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The 29th of December 2015 letter from The Universal House of Justice has been studied (and will be studied more) and it might be time for some questions. If you wish to “test” your knowledge of the letter’s contents or perhaps end a deepening session with some questions, you might find this 29DEC2015 Letter Questions helpful.
The participants can be divided in two or more groups, and then each group chooses a question. If they answer the question correctly, they get the points. Once a question has been chosen, it will change colour but remember, after each question, just click next and the answer comes. Then just use the triangle in the lower left corner of the slide to get back to the main page with all the categories. There are 20 questions in total.
The questions are in PowerPoint format so you will need powerpoint or power point viewer to see the slides. You can download the powerpoint viewer for free (just google it).
The questions are, as you can see from the screen print below, categorised in words (meaning of difficult words), quotes (missing words), numbers (asking for numbers stated in the letter) and who (which institution is entrusted with certain tasks).
Not long ago, I finished the first unit of book 8. We had a little quiz as social activity to both rehearse what we had studied and to have some fun. So if you are doing or have done the first unit of book 8, you can conclude it with some fun.
The participants can be divided in two or more groups, and then each group chooses a question. If they answer the question correctly, they get the points. The tutor can perhaps keep track of the score and finally the members of the winning group could get a little symbolic prize.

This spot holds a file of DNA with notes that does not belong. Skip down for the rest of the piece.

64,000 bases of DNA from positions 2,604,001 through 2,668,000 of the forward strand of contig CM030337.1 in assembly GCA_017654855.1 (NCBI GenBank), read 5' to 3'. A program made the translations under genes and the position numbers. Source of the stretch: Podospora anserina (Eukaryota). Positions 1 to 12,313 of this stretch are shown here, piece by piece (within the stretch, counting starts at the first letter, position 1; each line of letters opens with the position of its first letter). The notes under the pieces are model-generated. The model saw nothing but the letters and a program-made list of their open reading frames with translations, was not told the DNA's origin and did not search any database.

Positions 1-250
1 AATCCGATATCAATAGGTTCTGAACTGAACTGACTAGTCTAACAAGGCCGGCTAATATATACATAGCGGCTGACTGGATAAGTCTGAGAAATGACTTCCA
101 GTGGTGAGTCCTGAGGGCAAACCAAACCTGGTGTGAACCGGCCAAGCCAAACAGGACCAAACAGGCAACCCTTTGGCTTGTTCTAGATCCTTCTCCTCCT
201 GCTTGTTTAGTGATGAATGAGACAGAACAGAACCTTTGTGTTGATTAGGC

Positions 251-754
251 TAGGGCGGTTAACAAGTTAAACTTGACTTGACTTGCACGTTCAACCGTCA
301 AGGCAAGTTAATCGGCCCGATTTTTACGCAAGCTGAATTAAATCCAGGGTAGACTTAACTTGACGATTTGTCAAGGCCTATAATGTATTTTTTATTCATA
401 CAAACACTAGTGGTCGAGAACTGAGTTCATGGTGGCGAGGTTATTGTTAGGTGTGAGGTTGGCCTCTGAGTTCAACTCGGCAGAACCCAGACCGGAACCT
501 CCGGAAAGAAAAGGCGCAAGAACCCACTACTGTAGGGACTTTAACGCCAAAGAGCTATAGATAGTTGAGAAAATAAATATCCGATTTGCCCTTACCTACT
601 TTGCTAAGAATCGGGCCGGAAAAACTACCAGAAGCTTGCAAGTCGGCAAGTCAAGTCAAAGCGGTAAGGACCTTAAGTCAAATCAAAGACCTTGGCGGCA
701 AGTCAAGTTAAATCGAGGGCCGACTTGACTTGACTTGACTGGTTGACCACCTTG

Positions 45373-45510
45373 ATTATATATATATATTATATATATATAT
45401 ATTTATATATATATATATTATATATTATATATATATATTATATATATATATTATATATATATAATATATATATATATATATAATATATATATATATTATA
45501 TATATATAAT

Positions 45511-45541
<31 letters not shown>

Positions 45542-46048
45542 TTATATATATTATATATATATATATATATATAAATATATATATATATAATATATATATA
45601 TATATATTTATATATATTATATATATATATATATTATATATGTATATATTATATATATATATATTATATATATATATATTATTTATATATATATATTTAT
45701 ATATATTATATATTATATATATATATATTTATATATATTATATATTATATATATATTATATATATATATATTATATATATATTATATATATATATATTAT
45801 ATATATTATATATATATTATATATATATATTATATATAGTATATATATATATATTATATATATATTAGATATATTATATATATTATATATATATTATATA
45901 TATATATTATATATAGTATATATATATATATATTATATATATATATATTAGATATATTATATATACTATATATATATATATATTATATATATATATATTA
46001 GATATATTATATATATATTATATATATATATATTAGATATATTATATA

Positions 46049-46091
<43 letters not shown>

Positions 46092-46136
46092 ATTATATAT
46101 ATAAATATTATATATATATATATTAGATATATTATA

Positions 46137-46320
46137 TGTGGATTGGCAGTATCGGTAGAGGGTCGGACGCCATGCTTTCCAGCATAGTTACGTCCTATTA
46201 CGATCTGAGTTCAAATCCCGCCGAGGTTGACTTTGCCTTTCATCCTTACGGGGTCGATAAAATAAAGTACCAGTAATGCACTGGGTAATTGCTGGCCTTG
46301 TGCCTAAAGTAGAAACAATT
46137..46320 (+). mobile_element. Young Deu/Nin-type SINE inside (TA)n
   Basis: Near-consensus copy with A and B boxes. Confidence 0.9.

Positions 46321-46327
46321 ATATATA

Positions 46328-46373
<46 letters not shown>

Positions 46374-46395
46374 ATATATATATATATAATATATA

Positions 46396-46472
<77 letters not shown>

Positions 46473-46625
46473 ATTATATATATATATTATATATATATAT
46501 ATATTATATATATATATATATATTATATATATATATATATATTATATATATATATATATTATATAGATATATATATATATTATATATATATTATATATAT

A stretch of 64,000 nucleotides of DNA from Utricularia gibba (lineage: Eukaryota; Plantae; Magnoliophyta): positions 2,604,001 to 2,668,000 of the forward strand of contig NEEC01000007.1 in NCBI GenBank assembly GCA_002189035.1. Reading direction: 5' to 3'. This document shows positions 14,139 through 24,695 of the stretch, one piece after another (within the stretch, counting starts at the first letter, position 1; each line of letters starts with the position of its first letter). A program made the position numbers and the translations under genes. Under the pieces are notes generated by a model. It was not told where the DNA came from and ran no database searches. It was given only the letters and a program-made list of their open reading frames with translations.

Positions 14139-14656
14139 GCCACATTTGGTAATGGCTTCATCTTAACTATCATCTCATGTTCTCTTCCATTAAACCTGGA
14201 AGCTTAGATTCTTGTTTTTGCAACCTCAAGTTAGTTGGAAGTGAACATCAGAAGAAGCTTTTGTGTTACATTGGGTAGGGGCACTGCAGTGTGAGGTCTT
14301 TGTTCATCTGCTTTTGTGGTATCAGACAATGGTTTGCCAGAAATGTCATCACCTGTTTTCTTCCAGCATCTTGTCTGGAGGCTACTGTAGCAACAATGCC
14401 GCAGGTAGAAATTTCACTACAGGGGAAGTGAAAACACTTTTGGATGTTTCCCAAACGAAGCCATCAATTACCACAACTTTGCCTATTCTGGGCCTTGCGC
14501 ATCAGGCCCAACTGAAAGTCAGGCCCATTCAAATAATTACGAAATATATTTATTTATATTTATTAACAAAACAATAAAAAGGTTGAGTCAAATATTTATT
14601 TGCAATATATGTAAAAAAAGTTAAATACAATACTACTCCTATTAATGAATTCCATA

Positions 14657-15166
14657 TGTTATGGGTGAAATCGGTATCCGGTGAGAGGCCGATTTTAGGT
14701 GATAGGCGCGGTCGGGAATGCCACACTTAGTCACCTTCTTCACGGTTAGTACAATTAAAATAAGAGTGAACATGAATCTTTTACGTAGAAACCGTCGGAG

Here is a screen shot of the main page of the categories and degrees of difficulty. You can download the power point presentation here (Book 8 Unit 1 Questions). Once a question has been chosen, it will change colour but remember, after each question, just click next and the answer comes. Then just use the bing triangle in the lower left corner of the slide to get back to the main page with all the categories.
“My God, my Fire and my Light! The days which Thou hast named the Ayyám-i-Há in Thy Book have begun, O Thou Who art the King of names”
Do you want to take a Quiz on Ayyám-i-Há before you continue reading? If so, click on QUIZ on Ayyám-i-Há.
Ayyám-i-Há and the Bahá’í Calendar
The Bahá’í Calendar (called the Badi Calendar) was introduced by the Bab in the Persian Bayan (1). The Badi Calendar has 19 months, each of which has 19 days. This makes a total of 361 days leaving 4 days over (during leap years, it is 5 days). With this structure, there are 4 or 5 days left over (intercalary days). Thus the Bab based this new calendar on the solar year, which was in stark contrast to the Islamic Calendar in use at His time, which is lunar based. This is one of the ways the Bab marked an important break between His Revelation and Islam.
However, the Bab did not specify when these days should be placed. It was Bahá’u’lláh, Who later in the Kitab-i-Aqdas, confirmed and adopted the Badi Calendar and specified that the time of the intercalary days (days of excess).
Let the days in excess of the months be placed before the month of fasting. (Kitab-i-Aqdas nr. 16)
As the month of fasting is the month of Ala, which begins on the 2nd of March, the Ayyám-i-Há begins on the 26th of February and ends on 1st of March.